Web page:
Avez-vous Any Ice?
Bonnie and I just blew out our travel budget with two weeks in France and Switzerland following our week at the Paris Gay Games. Next summer we get to travel to Millsboro.
Instead of my writing about the magnificent sights, here are some insights we gleaned.
In big cities, like Paris and Geneva, hundreds of grown men in business suits commute on teeny tiny stand-up scooters like we rode in our toddlerhoods. It’s a bit oxymoronic.
Europeans don’t understand ice. For the most part they make awful cocktails and serve them and soft drinks lukewarm with one or two small cubes at most. Water is served only slightly chilled. Since it was over 95 degrees for most of the trip, we resorted to guzzling ice cold beer every single day—once, at a late breakfast. Beer saved our hydration levels and our vacation. We’re now doing caloric penance.
In the Alps, even without a fear of heights, you’ll reconsider by the time you get up to the Mont Blanc viewing platform via two cable cars, an elevator, and a set of daunting metal steps. Then you step out onto the glass floor of a two-person glass cube, suspended in mid-air over snowy pointy peaks. Gorgeously unnerving.
We’d have spent more time up top but started suffering hypoxia, described on a warning sign as trouble breathing and, from lack of oxygen, decreased brain activity. These days I can’t afford a decrease.
By the way, immediately after descending from our scary sunrise adventure, we had that breakfast beer. Between the deep freeze up top at 12,600 feet and global warming on the ground, I’d never been so cold and so hot on the same day.
A Mont Blanc pen purchase was out as it cost almost as much as the vacation.
In Geneva, Switzerland it’s all time pieces all the time with literally thousands of shops with windows full of absurdly expensive wrist watches. Neon signs shine atop skyscrapers, reading Rolex, Patek Phillipe, TAG Heuer, Tissot, and even Swatch. Nobody has to ask anybody for the time.
Also in Geneva, the owner of a charming little restaurant asked “What state are you from?” We said “Delaware,” expecting a blank look, but he said “Ahhh, tax shelters!” Our reputation precedes us.
Arriving in Zermatt in late afternoon with plans to leave early the next morning, we rushed to a cable car for our only chance to see the Matterhorn. But billowing clouds completely shrouded the famed peak. An hour later, after checking into our boutique hotel room (a synonym for boutique is miniscule) we stepped out onto the tiny balcony and there it was, a cloudless, stunning Matterhorn. We hit the mini-bar, then sat and savored the view.
In all the small towns, and some larger cities, you could easily make a film spanning several centuries without having to cover up any signs of contemporary life. I’m sure inside the houses there were computers, 55-inch TVs and Roombas, but other than moving a few late model Audis, BMWs, and satellite dishes, all the exteriors remain historically intact. No vinyl siding anywhere.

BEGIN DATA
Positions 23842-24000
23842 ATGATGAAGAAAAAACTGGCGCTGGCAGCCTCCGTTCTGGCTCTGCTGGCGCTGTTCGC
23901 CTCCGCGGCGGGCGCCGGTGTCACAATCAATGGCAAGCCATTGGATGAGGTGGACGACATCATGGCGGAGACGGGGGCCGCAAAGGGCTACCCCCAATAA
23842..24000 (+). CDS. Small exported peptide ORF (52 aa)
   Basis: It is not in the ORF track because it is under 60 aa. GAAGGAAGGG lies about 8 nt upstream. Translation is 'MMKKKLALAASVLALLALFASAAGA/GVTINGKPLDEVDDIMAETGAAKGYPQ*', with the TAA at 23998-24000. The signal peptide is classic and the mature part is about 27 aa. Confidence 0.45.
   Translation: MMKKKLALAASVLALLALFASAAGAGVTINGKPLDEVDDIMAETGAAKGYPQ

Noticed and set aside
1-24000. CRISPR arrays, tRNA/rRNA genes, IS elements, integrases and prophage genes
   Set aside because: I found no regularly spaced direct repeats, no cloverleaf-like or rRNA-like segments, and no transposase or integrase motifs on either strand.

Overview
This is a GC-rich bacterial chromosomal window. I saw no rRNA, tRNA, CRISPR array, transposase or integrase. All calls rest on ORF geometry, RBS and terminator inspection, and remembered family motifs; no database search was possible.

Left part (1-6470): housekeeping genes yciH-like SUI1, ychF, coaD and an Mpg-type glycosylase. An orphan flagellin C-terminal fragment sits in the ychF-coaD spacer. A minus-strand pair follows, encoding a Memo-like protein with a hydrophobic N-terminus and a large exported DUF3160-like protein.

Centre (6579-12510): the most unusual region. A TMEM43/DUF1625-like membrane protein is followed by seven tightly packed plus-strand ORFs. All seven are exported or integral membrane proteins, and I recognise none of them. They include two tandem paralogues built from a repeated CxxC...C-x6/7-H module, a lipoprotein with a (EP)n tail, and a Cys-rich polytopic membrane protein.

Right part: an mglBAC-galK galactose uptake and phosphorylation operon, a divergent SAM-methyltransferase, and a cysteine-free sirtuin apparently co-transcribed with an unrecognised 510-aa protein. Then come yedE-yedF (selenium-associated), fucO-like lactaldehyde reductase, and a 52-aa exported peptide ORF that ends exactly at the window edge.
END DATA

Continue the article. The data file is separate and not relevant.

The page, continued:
Did you know there are more than 60 miles of champagne cellars (Mumm, Veuve Cliquot, Tattinger, Pommery, and lots more) weaving their way under the city of Reims? Excavated in the 1700s for building material for the city, the resulting caves have been producing champagne for three centuries. The caves also served as hospitals, schools, and housing during the relentless bombing by the Germans in both world wars.
We toured, tasted, and learned that the Veuve in Cliquot means ‘widow’ and the veuve Cliquot, in 1805, at age 27, was the first woman to take over operation of a major champagne house. I’ll drink to that.
We took comfortable trains through the Alps, laughing, holding onto our sliding wine glasses in the dining car as we headed steeply up or down mountains. We drove from the Alps back to flatter terrain in Dijon (“Have you any Grey Poupon?”) with Bonnie handling the ridiculously twisting, switchback roads like a NASCAR driver.
And then there were the dogs, absolutely everywhere, including dining with us inside most restaurants. We ate Gruyere cheese fondue in the town of Gruyere; photographed the Paris house where Gertrude Stein and Alice B. Toklas lived; ate chocolate croissants, baguettes, and crepes to die for. Also snails. And a ton of cheese. I could go on….
But we were happy to come home to our much-missed dog, a mountain of ice in our Cokes, well-mixed drinks, and our boutique-like manufactured home with its vinyl siding. Oh, and the best Sundance weekend EVER.
But I kinda miss the excuse for having a guilt-free cold brewski. ▼
Fay Jacobs is an author of five published memoirs. Her newest is Fried & Convicted: Rehoboth Beach Uncorked. As a humorist, she’s touring with her show Aging Gracelessly: 50 Shades of Fay. More Fay Jacobs.